Using Red List species in designating protection status to forest areas: a case study on the problem of spatio-temporal dynamics
Journal article, Peer reviewed
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Original versionBiodiversity and Conservation. 2020, 29, 3429–3443. 10.1007/s10531-020-02031-4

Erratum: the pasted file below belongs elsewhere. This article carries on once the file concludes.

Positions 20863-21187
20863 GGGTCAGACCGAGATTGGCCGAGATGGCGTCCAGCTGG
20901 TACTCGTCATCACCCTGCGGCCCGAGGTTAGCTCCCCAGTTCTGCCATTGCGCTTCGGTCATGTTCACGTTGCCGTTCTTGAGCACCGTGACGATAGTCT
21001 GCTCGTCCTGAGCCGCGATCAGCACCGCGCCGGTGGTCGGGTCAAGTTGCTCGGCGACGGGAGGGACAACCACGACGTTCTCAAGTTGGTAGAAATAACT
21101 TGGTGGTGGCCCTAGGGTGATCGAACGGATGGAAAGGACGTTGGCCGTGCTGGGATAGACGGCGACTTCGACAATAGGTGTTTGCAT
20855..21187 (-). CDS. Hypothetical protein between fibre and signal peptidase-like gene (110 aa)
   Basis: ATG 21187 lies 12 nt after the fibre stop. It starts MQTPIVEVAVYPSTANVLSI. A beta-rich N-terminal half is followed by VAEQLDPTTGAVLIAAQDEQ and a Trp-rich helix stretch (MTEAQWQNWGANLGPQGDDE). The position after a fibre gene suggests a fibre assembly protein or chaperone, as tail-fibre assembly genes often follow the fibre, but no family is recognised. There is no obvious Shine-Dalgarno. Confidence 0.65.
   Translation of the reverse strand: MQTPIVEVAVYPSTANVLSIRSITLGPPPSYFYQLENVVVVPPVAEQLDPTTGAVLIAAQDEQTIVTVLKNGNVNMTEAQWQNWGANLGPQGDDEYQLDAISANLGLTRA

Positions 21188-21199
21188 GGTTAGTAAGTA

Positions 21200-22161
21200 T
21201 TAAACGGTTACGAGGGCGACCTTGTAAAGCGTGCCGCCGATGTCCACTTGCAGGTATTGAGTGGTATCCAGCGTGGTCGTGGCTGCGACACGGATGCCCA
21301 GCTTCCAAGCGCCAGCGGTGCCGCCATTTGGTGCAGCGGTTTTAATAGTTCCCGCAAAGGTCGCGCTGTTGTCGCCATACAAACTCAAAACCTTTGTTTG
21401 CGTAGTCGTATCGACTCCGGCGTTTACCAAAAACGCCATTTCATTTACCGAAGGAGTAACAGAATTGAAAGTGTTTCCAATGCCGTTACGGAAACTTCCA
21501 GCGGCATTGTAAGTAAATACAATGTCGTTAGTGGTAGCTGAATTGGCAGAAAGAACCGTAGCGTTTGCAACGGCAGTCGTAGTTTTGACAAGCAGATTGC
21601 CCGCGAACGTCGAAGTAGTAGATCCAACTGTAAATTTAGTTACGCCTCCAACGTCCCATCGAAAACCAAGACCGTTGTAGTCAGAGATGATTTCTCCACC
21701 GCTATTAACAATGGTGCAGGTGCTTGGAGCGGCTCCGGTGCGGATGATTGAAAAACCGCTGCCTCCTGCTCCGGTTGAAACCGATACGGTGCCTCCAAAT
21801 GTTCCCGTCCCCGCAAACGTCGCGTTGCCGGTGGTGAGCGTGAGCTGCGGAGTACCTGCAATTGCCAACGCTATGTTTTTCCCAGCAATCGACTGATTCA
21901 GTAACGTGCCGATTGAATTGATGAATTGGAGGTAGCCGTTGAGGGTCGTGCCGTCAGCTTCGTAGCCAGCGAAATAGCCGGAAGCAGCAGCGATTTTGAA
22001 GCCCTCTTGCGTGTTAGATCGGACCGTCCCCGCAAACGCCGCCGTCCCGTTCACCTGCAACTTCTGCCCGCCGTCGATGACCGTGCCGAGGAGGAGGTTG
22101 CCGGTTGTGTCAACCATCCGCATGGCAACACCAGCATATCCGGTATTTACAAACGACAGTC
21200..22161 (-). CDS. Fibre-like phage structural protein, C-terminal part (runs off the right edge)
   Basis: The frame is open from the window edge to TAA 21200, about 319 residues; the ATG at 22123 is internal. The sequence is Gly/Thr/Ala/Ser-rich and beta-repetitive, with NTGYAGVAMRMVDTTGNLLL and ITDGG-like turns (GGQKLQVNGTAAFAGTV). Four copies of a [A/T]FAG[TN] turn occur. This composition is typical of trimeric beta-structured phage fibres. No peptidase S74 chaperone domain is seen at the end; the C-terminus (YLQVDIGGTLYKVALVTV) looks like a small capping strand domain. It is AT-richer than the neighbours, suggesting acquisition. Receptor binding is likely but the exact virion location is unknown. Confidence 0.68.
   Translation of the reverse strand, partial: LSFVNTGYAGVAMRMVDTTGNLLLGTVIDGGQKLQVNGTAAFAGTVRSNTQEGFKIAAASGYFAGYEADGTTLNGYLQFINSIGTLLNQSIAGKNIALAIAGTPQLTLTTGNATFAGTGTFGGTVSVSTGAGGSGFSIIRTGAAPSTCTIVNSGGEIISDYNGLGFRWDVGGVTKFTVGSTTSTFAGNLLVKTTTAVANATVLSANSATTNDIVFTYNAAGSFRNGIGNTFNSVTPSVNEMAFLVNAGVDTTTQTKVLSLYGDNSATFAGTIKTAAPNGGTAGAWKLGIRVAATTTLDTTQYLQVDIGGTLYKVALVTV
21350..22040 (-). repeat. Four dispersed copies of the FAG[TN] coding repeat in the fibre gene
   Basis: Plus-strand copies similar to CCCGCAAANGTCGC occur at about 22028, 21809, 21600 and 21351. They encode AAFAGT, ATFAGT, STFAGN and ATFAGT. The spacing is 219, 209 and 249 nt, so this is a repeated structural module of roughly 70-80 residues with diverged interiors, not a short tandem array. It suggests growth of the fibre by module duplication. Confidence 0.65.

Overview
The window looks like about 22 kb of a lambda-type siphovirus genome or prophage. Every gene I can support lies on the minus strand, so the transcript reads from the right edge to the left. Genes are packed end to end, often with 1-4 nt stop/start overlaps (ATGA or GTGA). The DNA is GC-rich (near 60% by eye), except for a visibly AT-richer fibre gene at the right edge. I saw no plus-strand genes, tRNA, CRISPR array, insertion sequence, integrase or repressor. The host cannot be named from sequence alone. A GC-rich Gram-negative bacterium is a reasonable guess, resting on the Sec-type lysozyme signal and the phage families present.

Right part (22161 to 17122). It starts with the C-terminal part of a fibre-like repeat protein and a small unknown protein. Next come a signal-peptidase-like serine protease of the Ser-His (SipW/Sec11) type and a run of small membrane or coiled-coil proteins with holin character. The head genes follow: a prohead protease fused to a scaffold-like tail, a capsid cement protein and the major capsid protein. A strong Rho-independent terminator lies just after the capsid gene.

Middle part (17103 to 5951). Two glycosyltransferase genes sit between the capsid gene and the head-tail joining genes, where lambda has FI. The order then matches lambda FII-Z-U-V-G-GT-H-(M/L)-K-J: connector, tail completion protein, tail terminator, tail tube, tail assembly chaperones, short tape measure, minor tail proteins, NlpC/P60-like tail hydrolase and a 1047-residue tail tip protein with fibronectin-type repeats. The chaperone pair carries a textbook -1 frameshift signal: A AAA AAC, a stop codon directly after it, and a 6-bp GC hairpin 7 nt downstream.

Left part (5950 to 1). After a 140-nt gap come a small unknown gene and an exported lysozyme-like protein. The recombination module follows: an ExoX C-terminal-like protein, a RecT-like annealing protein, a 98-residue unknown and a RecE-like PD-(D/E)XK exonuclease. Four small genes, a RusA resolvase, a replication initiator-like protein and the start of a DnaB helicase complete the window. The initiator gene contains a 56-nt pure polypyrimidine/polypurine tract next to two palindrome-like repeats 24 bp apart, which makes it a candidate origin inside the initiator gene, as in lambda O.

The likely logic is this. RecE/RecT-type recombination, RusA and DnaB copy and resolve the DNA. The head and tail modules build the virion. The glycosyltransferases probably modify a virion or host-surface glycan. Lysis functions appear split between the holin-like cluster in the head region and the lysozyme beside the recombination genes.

Red-listed species are often used as target species in selection of sites for conservation. However, limitations to their use have been pointed out, and here we address the problem of expected high spatio-temporal dynamics of red-listed species. We used species data (vascular plants, bryophytes, macrolichens and polypore fungi) from two inventories 17 years apart to estimate temporal turnover of red-listed and non-red-listed species in two forest areas (147 and 195 ha) and of plots (0.25 ha) within each area. Furthermore, we investigated how turnover of species affected the rank order of plots regarding richness of red-listed species, using two different national Red List issues (1998 and 2015). In both study areas, temporal turnover was substantial, despite minor changes in the overall number of species. At plot level, temporal turnover in red-listed species was higher than in non-red-listed species, but similar to non-red-listed species of the same frequency of occurrence. Adding the effect of changing identities of species red-listed according to the two Red List issues, further increased the estimated spatio-temporal dynamics. Recorded spatio-temporal turnover also resulted in substantial changes in the rank order of plots regarding richness of red-listed species. Using rare red-listed species for site selection may therefore be accompanied by a higher loss of conservation effectiveness over time than for more common species, and particularly at finer scales.